Date of Award

5-2007

Degree Type

Dissertation

Degree Name

Doctor of Philosophy

Major

English

Major Professor

Mary Jo Reiff

Committee Members

Janet Atwill, Michael Keene, Rosalind Hackett

Abstract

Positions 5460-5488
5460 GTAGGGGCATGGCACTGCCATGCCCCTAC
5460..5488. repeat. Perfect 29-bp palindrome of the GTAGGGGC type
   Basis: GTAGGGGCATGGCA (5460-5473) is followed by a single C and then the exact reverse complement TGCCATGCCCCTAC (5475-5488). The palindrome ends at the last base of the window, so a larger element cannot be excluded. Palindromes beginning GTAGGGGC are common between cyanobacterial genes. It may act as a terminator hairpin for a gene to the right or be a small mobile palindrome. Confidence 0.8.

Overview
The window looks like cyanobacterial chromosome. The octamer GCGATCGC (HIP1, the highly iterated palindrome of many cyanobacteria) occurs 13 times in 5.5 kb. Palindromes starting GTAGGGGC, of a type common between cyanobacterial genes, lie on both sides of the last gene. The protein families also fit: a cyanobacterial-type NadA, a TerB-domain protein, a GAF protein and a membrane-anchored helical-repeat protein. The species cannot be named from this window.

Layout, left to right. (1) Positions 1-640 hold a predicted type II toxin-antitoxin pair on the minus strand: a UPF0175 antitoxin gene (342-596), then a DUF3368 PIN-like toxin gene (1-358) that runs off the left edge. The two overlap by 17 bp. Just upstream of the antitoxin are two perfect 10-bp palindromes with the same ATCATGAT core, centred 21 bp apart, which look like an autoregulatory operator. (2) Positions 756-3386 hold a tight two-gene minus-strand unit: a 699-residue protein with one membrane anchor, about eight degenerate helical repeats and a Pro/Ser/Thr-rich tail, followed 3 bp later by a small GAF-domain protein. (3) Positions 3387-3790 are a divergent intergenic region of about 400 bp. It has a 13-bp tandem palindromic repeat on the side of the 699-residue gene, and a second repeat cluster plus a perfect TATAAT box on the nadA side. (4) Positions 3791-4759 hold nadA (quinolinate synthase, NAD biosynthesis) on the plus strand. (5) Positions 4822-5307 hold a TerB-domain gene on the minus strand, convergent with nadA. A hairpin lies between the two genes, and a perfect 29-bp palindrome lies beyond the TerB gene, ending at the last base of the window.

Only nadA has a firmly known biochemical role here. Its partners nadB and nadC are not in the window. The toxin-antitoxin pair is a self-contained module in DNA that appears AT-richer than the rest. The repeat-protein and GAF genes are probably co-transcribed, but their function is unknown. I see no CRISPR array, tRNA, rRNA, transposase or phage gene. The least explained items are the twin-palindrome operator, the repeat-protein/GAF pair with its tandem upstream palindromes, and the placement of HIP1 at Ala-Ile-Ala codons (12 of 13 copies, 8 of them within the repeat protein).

This dissertation examines the role of human rights Non Governmental Organizations (NGOs) in sponsoring public deliberation and activism. Activists who take part in an NGO’s campaigns encounter a system of genres that aligns their human rights literacies and discourse with the NGO’s ideological and organizational structure. The genres that activists use thus play a powerful socializing role, placing the discourse of activists within a complex context of organizational discourse that not only embodies specific human rights exigencies, but also specific organizational rationales for addressing those exigencies. Human rights NGOs, while often reflecting an ideology of a common, unified voice for human rights, are in fact heterogeneous networks of discursive agents that are linked together through complex interdiscursive exchanges. I argue that these rhetorical exchanges reflect a set of mediating rhetorical strategies that NGOs employ to translate their professional advocacy into terms and genres accessible to their membership and to their public activists. This analysis is developed from a case study of the organizational structure and discursive communities of Amnesty International (AI) and the influence of Amnesty‘s advocacy structures and techniques on the NGOs and social movements that lobby for human rights. Chapters one and two analyze the problem of discursive agency in discussions of global and transnational civil society, aligning critical discussions of the development of global public opinion with critiques of the growing professionalism of human rights NGOs. In chapter three, I trace the relationship of AI’s professional genres to the international institutions of human rights policy and law. Chapter four examines the activist genre system of Amnesty International and the role of professional discourse plays in framing opportunities for the activism of Amnesty’s members. I then turn in chapter five to an analysis of the multi-modal genres and web genres that AI has utilized to construct public awareness of its campaigns. Chapter six concludes the study by tracing out the implications of this analysis for theories of the public sphere and global civil society. I argue that genre analysis provides a means for understanding the social contexts, discursive agencies, and embodied literacies of contemporary public discourse.

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